The last part of testing a regular expression involves looking for false positives. For this we use a commercial grade simulator. Our simulator uses a series of pre-programmed web crawlers that visit tens of thousands of web pages an hour at our test facility. We then take our layer 7 device with our new regular expression and make sure that none of the web crawlers accidentally get blocked while reading thousands of web pages. If this test passes we are good to go with our new regular expression.

Editors Note: Our primary bandwidth shaping product manages P2P without using deep packet inspection.
The following layer 7 techniques can be run on our NetGladiator Intrusion Prevention System. We also advise that public ISPs check their country regulations before deploying a deep packet inspection device on a public network.

A Smarter Way to Limit P2P Traffic

By Art Reisman

Art Reisman CTO

Editor’s note: Art Reisman is the CTO of APconnections. APconnections designs and manufactures the popular NetEqualizer bandwidth shaper.

If you are an IT professional interested in the ethical treatment of P2P (which we define as keeping it in check without invading the privacy of your customers by looking at their private data), you’ll appreciate our next generation approach to containing P2P usage. Thanks to some key input by a leading-edge ISP in South Africa, we have developed a next-generation P2P control that balances the resources of an ISP, and yet allows their end customers to use Bittorent without bringing down the network.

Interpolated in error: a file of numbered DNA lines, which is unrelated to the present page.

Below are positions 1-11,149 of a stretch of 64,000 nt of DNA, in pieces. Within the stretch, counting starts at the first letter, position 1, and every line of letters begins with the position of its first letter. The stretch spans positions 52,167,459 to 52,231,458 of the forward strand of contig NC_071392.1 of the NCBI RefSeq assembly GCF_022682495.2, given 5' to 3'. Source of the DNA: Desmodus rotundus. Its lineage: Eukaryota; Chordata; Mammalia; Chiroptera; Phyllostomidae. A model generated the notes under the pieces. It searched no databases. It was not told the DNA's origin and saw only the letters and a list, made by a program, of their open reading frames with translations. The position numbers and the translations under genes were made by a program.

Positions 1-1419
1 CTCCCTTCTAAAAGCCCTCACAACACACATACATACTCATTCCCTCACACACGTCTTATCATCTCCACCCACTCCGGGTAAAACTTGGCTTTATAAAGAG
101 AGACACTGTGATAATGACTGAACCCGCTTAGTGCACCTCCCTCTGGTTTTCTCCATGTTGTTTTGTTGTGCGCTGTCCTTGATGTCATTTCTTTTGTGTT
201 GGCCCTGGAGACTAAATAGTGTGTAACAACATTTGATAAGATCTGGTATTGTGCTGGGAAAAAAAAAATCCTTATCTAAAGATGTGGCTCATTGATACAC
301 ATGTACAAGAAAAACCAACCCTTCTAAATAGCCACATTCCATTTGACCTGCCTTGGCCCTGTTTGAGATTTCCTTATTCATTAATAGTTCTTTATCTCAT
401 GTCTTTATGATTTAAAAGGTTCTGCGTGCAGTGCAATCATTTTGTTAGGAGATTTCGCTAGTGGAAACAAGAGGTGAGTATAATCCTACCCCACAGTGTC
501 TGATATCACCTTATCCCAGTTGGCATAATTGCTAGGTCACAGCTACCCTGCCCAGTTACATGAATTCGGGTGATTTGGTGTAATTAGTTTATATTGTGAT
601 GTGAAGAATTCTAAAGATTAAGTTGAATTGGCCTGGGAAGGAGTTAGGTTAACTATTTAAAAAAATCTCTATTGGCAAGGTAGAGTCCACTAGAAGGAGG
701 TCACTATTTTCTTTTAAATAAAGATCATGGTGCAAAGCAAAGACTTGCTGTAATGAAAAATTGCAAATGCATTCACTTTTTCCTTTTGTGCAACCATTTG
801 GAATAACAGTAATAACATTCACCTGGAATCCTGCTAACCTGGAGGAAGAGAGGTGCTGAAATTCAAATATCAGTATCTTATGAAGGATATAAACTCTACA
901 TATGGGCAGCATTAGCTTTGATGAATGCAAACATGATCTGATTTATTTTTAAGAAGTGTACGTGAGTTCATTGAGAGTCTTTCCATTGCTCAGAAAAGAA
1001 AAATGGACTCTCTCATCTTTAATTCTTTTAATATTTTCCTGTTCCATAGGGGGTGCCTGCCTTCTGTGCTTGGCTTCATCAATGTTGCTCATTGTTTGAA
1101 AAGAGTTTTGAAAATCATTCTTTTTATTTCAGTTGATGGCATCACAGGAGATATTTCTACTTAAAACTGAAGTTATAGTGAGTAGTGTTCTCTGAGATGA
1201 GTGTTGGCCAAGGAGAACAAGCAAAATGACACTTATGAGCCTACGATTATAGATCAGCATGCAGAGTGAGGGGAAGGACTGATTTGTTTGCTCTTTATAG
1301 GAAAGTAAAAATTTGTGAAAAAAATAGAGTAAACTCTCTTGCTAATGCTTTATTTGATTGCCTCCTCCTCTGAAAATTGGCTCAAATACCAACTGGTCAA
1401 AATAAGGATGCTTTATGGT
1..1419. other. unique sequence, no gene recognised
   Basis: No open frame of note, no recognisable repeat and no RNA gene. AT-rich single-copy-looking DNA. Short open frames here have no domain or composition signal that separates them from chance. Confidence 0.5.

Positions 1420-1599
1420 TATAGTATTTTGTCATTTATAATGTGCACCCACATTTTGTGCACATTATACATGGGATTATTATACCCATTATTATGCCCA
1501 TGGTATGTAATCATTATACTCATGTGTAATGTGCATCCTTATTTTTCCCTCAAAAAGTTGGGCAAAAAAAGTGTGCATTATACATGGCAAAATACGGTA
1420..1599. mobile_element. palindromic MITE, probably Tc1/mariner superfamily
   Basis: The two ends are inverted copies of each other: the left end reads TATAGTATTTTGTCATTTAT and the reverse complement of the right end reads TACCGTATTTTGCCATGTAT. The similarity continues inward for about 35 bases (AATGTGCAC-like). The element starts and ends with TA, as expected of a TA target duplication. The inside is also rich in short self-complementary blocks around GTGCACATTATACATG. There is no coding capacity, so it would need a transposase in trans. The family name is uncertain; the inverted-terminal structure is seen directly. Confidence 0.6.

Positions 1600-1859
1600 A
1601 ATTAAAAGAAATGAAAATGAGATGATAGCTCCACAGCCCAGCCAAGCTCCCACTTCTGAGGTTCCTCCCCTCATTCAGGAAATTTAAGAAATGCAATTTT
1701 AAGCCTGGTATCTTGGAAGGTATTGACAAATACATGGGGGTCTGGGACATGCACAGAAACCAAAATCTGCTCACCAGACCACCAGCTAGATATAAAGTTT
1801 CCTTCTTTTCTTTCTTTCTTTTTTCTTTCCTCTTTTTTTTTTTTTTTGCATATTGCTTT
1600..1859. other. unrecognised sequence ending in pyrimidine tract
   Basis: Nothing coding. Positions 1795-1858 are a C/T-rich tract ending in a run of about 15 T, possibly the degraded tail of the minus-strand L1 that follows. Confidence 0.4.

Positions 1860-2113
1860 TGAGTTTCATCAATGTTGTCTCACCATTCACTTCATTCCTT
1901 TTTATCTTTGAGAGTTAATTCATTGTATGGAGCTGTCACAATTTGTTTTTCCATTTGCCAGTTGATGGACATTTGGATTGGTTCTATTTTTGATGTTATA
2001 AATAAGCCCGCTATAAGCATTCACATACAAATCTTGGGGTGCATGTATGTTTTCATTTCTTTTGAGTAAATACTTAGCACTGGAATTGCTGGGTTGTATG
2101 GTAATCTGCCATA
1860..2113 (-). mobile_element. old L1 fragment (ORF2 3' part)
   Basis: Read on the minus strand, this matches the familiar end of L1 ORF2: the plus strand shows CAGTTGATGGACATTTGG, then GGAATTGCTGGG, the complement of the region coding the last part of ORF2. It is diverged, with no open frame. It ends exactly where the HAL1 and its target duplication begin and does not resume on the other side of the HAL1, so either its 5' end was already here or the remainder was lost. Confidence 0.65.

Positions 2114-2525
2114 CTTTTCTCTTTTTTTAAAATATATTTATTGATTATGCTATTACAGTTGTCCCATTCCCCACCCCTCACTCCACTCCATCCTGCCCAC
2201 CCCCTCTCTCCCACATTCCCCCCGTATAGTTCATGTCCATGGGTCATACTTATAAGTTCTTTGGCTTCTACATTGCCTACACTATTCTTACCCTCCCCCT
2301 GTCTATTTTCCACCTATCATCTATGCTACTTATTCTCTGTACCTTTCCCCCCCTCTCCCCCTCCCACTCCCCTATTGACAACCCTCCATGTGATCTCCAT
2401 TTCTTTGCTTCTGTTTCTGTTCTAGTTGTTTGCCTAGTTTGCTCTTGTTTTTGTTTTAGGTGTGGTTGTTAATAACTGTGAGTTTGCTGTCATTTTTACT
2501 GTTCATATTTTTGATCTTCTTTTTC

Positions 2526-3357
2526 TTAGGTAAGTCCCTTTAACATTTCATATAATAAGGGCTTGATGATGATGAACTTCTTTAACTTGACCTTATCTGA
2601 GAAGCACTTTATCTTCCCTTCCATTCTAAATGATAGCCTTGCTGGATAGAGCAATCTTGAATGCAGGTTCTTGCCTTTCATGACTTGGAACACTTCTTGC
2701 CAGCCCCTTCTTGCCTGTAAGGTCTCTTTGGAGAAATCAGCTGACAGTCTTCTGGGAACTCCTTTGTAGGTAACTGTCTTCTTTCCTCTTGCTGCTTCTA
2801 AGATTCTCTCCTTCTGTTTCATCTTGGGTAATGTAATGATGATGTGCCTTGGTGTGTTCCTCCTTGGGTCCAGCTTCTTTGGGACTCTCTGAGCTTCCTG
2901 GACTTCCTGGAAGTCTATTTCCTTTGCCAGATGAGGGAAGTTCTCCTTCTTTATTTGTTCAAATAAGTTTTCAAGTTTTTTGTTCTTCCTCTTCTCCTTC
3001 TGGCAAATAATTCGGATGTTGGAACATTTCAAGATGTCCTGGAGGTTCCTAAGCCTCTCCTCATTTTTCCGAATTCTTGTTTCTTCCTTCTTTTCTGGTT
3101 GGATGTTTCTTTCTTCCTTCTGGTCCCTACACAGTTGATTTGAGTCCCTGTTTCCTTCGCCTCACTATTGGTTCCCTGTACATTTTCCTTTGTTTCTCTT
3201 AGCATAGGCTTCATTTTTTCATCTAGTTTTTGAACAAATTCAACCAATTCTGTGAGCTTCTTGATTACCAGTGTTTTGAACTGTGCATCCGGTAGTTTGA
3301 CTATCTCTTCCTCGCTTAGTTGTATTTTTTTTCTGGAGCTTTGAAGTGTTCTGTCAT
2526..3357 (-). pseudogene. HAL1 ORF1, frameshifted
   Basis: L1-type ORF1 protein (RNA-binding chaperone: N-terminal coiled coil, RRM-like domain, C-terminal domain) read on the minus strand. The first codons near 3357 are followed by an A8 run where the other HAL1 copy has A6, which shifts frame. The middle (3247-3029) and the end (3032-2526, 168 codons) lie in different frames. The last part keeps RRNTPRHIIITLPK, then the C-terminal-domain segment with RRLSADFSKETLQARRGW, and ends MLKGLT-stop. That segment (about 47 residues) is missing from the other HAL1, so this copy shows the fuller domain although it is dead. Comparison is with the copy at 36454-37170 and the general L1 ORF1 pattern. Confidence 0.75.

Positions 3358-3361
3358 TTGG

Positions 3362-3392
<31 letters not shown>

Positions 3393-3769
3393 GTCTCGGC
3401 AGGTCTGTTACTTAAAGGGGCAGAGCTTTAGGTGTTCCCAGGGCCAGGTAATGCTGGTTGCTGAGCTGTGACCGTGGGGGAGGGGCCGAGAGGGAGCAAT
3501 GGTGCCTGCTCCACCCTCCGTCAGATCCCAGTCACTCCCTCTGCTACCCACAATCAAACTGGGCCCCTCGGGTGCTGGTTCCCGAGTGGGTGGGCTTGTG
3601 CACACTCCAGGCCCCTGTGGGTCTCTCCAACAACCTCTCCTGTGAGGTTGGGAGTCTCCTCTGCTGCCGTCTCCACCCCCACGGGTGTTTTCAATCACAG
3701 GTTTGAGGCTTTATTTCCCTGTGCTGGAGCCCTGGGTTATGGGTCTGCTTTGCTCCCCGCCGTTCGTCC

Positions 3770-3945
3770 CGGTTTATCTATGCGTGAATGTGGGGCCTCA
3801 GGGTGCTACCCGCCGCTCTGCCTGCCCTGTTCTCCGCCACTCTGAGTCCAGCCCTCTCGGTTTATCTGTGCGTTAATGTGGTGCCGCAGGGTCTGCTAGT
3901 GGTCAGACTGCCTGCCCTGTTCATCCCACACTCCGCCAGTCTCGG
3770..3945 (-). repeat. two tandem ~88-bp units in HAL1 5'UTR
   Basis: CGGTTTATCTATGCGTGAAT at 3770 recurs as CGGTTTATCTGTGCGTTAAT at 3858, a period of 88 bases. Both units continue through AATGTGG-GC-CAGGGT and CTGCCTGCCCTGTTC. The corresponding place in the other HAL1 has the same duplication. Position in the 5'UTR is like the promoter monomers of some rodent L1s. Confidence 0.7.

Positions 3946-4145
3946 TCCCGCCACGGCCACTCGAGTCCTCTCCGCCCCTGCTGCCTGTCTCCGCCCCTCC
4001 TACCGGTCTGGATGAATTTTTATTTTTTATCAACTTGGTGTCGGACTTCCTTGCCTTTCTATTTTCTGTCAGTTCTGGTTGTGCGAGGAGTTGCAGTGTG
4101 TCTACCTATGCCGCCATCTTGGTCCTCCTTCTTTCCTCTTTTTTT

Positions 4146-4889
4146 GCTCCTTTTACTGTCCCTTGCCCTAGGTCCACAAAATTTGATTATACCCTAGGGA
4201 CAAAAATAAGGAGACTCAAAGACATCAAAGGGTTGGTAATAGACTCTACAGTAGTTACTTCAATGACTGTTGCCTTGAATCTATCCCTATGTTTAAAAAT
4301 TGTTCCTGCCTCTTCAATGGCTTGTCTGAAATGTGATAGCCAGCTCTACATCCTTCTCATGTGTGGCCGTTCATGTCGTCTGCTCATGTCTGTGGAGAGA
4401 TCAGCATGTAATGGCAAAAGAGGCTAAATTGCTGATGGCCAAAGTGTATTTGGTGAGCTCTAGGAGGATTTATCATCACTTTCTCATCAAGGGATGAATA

First a quick review of how P2P affects a network

A signature of a typical P2P user is that they can open hundreds of small connections while downloading files. A P2P client, such as Kazaa, is designed to find as many sources to a file as possible. For efficiency and speed, P2P clients operate as multi-threaded download engines, where each download stream captures a different segment of the requested file. When all the segments are complete they are re-assembled into a complete usable media file on your hard drive. The multiple downloads cause a strain on network bandwidth resources. They also create extreme overhead on wireless routers. Extreme P2P usage by just a subset of users can crowd out web pages, VoIP, YouTube and many other less aggressive applications.

Current P2P Limiting Solution: Connection Limits

Our current generation of P2P control involves intelligently looking at the number of connections generated from a user on your network. Based on the persistence and number of connections, we can reliably tell if a user is currently using P2P. The current P2P remedy, deployed on our NetEqualizer equipment, involves limiting the number of connections of suspected P2P users; this works well to limit p2p usage.  Thus, it keeps the P2P users from overwhelming a shared network.

Next-Generation P2P Limiting: Smart Connection Limits

While we have retained the connection-limiting aspects of our current P2P limiting technology, our new technology goes a step further. With Smart Connection Limits, limiting is done by also slowly starving the P2P connections for bandwidth. The bandwidth reduction is based on a formula which takes into a account two main factors:

1) the number of connections a user has open.
2) the load on the network.

I like to think of this technology as more of a “reward system”, resulting in a higher quality of service for non-P2P users.  In this case, the reward is that non-P2P users’ connections are not experiencing this reduction in bandwidth (although they may get equalized on any connection that is hogging bandwidth).  P2P users will slowly see less bandwidth allocated to their P2P traffic, which should discourage them from using P2P on your network.  Basically, this helps to train them to use better behavior – sharing the network resource more fairly with others.